A Grand Failure At MGM

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The casino slot machines were hacked....

It was early on a Monday morning and I wanted to kill some time at the casino.  I was staying at the Delano – part of Las Vegas’ Mandalay Bay – and I had to pick up some friends in a little while and take them to the airport.  The casino was a bit different however…most of the machines were off.  That was the second sign that something was seriously wrong. 

When I found a machine that was actually working and put a twenty-dollar bill into it, it didn’t recognize my players’ card.  Because of that I cashed-out, not wanting to play without receiving the loyalty credit.  The machine then alerted me that I had to wait for an attendant to come-by to give me a “hand-pay” of my twenty bucks.  That was the third sign of trouble.  The first sign actually took place the night before, when I opened my MGM app after a particularly expensive dinner with friends to make sure that I got credit for the spend, and the app reported the system was “undergoing maintenance” (which I believed at the time.)  Now I put 1, 2 and 3 together and figured out that there was something seriously wrong.

I wish I could tell you the hacking story at MGM Resorts is unique, but it is not.  After many rounds of layoffs that decimated their IT team despite the firm showing soaring profits (3.94 billion), their IT systems were simply a joke of vulnerability just waiting to happen.  When a hacking group hit them and demanded ransom, which MGM didn’t pay, their entire technology world was taken down.  At that point all us guests learned just how tied-together their various systems were.

Commenting only on the state of the technology, there is NO EXCUSE for a firm the size of MGM to not have their systems isolated from each other to some degree.  For a single hack to be able to take down slot machines, ATMs, in-room TV menus, their website, their app, room keys, credit-card readers, heck – even the kiosks one uses to retrieve a valet-parked car or pay for parking – is simply unforgivable.  IT professionals know that these various systems should be isolated to some degree, so that just such a failure or breach won’t cascade like it did.  This applies to every enterprise, but one that deals with millions in cash every day should have been especially hardened – and it clearly was not.  Every enterprise needs to educate their staff about phishing, spear-phishing, and other hacks, but once a system is compromised, the damage should be limited by the network design.  Again, clearly at MGM, it was not.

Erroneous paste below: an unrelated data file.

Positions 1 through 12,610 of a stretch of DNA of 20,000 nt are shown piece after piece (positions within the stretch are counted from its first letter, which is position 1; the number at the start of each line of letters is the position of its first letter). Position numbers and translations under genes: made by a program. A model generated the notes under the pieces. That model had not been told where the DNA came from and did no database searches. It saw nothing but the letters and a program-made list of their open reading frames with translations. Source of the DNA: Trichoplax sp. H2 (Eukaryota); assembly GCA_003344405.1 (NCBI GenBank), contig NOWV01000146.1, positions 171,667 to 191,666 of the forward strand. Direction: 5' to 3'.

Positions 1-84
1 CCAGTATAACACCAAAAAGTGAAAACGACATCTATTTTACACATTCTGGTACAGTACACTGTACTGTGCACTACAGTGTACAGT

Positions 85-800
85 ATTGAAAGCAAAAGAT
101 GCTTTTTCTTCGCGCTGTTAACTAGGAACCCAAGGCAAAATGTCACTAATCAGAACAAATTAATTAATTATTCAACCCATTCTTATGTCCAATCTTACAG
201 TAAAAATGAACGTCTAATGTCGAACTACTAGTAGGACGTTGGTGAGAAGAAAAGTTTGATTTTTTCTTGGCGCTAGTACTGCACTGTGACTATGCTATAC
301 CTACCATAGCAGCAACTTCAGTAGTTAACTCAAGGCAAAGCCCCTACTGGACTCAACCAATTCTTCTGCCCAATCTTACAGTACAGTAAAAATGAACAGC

As I write this blog, MGM has re-launched a new website, but for weeks if you tried to click “sign-in or sign-up” it didn’t work.  The equivalent of this in the frequent-flyer world would be getting no credit for your flights, not being able to spend your miles, not being able to buy a ticket with cash and list it to your account, not being able to spend any credits you have, not being able to see if the promised point bonuses were credited, and not even being able to see the status and/or balance of your account.  How much money would an airline lose per day if that was their state?  Well, that is MGM’s state today…and for more than a week now…at every single one of their resorts across the US.  (Today, about a month later, you can see your reservations, but still not your account status)

Then, add to all of the above the news that that the Caesars resort chain was also hacked a few weeks ago and they decided to pay the ransom to not get shut down.  Who knows what personal information hackers have of Caesars customers.

Las Vegas resorts (as well as the entire travel and hospitality industry) are actively cutting services and personnel and charging some of the highest prices ever.  The greed of their leaders is clearly visible, with them wanting to maximize profits by cutting back wherever they can.  Hopefully MGM and everyone else has learned that many of said cuts leave them vulnerable to millions and millions in losses and reputational damage.  Maybe now some of these leaders will be replaced by people who will be happy with slightly lower profits at safer, fairer and smarter organizations.

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